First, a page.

The response is so wide-ranging that it inevitably demands attention from a vast array of people, from vastly different organisational cultures, with a diverse range of skills and expertise. Rather than marry the very best expertise to the most appropriate roles, there has been duplication of effort and competition, resulting in an inefficient application of resources. A single point of contact for leadership and coordination is a tried-and-tested route to mitigate such effects.

    Several national agencies and taskforces have been established, and this has been counter-productive, because the levers for change that each organisation reaches for are inevitably the same overstretched regional and local ones needed by others, resulting in confusion and inertia. A better approach would be to centralise the national functions of “strategy and planning”, “data and analytics”, and “operations and logistics” to support regional and local response mechanisms. There is already an existing structure for this: a “Public Health Emergency Operations Centre”. 7 https://www.who.int/publications/i/item/framework-for-a-public-health-emergency-operations-centre There are existing agreements for a National Flood Response Centre, so why not the same for infectious disease outbreaks?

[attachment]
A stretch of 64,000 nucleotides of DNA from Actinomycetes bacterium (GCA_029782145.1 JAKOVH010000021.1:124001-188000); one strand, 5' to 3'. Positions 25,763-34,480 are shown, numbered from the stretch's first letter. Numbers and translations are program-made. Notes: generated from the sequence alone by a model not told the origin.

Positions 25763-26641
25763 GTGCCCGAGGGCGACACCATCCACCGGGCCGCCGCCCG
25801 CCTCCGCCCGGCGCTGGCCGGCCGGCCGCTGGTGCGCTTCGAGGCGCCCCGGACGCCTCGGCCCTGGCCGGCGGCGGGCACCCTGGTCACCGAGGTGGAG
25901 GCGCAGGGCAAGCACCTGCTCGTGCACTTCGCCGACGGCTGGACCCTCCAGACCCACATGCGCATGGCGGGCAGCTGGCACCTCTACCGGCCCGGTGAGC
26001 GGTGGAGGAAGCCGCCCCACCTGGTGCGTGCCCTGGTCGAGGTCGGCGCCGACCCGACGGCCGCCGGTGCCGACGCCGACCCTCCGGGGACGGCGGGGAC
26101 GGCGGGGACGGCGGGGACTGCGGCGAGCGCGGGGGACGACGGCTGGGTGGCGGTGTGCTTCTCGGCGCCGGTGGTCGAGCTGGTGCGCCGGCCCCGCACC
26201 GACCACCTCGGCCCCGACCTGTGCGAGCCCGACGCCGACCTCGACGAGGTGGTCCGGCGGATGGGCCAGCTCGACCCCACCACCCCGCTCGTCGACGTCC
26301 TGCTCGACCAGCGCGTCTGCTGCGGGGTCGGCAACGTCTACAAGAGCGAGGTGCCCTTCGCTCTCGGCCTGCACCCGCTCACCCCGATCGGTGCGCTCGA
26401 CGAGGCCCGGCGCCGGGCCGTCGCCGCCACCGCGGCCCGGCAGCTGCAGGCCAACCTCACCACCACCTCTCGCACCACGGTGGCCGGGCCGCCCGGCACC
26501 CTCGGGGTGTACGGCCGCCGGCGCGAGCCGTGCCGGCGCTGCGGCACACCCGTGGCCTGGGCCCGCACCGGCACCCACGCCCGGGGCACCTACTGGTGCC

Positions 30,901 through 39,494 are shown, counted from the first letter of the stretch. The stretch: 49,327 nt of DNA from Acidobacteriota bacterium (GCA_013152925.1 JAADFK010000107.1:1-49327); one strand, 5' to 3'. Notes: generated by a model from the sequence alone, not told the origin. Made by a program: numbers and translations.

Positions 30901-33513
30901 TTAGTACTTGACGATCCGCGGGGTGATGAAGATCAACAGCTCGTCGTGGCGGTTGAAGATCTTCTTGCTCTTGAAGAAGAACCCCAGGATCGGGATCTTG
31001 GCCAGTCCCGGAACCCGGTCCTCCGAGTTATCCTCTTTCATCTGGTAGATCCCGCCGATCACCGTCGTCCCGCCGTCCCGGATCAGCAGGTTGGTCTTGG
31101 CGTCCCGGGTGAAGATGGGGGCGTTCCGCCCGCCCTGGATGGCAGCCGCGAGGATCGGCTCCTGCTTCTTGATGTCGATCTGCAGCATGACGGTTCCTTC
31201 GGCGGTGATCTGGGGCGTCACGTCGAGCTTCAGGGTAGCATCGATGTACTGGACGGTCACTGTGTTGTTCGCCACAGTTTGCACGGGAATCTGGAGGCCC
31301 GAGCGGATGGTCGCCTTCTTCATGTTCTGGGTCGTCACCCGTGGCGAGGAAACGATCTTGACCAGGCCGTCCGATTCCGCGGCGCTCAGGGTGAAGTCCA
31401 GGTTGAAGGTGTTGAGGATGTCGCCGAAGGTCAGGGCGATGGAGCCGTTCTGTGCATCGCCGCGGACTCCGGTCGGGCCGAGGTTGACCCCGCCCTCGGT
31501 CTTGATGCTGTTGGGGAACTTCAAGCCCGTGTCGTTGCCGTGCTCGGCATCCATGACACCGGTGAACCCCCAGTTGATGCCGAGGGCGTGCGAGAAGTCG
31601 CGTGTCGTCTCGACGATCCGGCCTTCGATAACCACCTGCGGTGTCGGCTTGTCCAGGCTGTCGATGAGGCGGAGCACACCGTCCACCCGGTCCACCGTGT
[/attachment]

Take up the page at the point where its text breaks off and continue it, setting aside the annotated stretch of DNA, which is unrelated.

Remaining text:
Recommendation

    • Put the response on an unambiguous “command and control” footing, with a coherent national Public Health Emergency Operations Centre that follows best practice and endures for future crises.
    Covid Passes

    We first called on the UK government to embrace Covid passes as a public-health intervention last February. As we have argued, Covid passes should be a core tool for reducing transmission in the event of a variant of concern. They have been implemented in several countries around the world, including France, Italy, Denmark and Israel. There is evidence to show that they can reduce transmission, and public support for them has remained constant throughout the pandemic with 64 per cent of people supporting them for large events.